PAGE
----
UN / MALI

07-Apr-2022 00:03:28
El-Ghassim Wane, Special Representative of the Secretary-General for Mali told the Security Council that the overall situation in the country has remained extremely worrying, adding that there has been no notable progress in the implementation of the Peace Agreement. UNIFEED
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STORY: UN / MALI
TRT: 3:28
SOURCE: UNIFEED
RESTRICTIONS: NONE
LANGUAGE: FRENCH / ENGLISH / NATS

DATELINE: 07 APRIL 2022, NEW YORK CITY / FILE
SHOTLIST
RECENT – NEW YORK CITY

1. Wide shot, exterior, United Nations

07 APRIL 2022, NEW YORK CITY

2. Wide shot, Security Council
3. SOUNDBITE (French) El-Ghassim Wane, Special Representative of the Secretary-General for Mali:
“Facing these challenges, it is imperative that the level of our capabilities and our troops be maintained. It is equally important that adequate responses to be found to the challenges related to the insufficiency of our capacities as well as the national restrictions (caveats) of the troop and police contributing countries.”
4. Wide shot, Security Council
5. SOUNDBITE (English) El-Ghassim Wane, Special Representative of the Secretary-General for Mali:
“While military and security operations are an absolute necessity in combatting terror, experience has, time and again, shown that such an approach cannot, on its own, bring about long-lasting stability, especially in an environment as complex as the one prevailing in Central Mali. First, they need to be conducted in ways that minimize to the full extent possible civilian harm and uphold human rights and international humanitarian law principles. Second, they have to be complemented by practical and sustained steps focusing on the root causes of conflict and violence.”
6. Wide shot, Security Council
7. SOUNDBITE (English) El-Ghassim Wane, Special Representative of the Secretary-General for Mali:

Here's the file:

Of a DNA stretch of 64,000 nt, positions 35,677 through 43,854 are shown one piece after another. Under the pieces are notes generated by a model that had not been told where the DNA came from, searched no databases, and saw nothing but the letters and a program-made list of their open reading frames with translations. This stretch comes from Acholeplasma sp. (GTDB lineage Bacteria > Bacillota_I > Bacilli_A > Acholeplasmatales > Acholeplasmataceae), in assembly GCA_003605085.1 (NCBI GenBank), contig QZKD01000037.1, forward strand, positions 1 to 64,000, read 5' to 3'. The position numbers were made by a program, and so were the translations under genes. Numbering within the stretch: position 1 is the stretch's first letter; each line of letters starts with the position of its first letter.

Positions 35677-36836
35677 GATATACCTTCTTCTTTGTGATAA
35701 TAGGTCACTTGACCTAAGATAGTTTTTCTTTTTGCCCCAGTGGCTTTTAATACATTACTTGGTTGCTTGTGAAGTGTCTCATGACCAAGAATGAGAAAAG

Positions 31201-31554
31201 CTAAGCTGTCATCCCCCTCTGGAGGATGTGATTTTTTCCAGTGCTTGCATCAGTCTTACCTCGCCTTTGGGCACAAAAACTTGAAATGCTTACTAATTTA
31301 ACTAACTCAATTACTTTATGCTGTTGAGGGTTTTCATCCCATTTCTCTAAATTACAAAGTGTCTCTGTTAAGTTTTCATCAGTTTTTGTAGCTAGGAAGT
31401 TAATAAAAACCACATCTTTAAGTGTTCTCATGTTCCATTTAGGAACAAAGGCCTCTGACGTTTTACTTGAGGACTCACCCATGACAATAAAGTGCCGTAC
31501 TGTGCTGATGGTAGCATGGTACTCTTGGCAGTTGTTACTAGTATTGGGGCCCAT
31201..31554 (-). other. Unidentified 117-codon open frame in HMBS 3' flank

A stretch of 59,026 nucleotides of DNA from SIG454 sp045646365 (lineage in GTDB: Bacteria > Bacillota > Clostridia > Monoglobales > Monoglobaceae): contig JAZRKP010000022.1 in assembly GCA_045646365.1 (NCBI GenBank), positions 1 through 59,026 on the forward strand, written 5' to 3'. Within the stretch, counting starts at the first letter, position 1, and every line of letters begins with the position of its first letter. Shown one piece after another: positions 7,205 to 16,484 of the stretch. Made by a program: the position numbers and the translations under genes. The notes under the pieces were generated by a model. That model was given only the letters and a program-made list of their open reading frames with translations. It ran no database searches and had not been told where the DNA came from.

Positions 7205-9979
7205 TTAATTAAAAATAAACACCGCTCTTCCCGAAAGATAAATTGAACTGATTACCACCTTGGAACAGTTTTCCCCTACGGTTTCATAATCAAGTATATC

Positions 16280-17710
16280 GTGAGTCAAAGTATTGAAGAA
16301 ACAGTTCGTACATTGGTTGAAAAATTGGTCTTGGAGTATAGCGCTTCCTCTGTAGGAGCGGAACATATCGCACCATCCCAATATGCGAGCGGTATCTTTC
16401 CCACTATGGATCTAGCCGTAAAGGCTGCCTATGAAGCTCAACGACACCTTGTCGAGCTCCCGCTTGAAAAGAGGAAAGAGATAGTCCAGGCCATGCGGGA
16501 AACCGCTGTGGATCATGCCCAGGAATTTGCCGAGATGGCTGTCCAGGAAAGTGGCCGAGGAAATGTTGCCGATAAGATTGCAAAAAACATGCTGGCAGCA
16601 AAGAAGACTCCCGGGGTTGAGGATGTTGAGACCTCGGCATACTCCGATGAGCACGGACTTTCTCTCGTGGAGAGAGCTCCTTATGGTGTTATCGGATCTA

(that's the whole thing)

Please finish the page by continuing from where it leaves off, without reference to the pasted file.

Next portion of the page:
“In this respect, the finalization by the Malian Government of its strategy for the Centre and its effective implementation are a must for the stabilization of the region. In the meantime, MINUSMA continues to carry out important tasks linked to the protection of civilians, as in Ogossagou and along the Douentza-Petaka road, the protection of physical infrastructure and related livelihoods in the strategic axis linking Sevare to Bandiagara, and to local reconciliation agreements.”
8. Wide shot, Security Council
9. SOUNDBITE (English) El-Ghassim Wane, Special Representative of the Secretary-General for Mali:
“No effort should be spared to achieve an agreement on the Transition. This would not only make it possible to lift the sanctions, a critical measure in view of the prevailing humanitarian situation, but also create a more propitious environment for the pursuit of the other processes fundamental to the country’s stabilization.”
10. Wide shot, Security Council
11. SOUNDBITE (French) Issa Konfourou, Permanent Representative to the United Nations, Mali:
“However, we should not lose sight of the fact that the political and institutional instability chronic in Mali, results from a poorly organized elections and poor governance. That's why the transition government wants to organize the major reforms so as to have stability of institutions a better future for our people. Also we need to create the minimal security conditions in order to be able to have elections. The government remains involved in dialogue with ECOWAS on this and this includes the issue of the length of that transition. Furthermore government of Mali ask for immediate lifting of unfair illegal, illegitimate and inhumane sanctions imposed by ECOWAS and UNOWA.”
12. Wide shot, Security Council
STORYLINE
El-Ghassim Wane, Special Representative of the Secretary-General for Mali told the Security Council that the overall situation in the country has remained extremely worrying, adding that there has been no notable progress in the implementation of the Peace Agreement.

Addressing the Security Council today (07 Apr) via a video link, Wane started with an overview of the security situation in Mali. In addition to the incidents noted in the report, the month of March saw several deadly attacks perpetrated by the Islamic State in the Greater Sahara (ISGS) in the Ménaka region and in the south of the Gao region.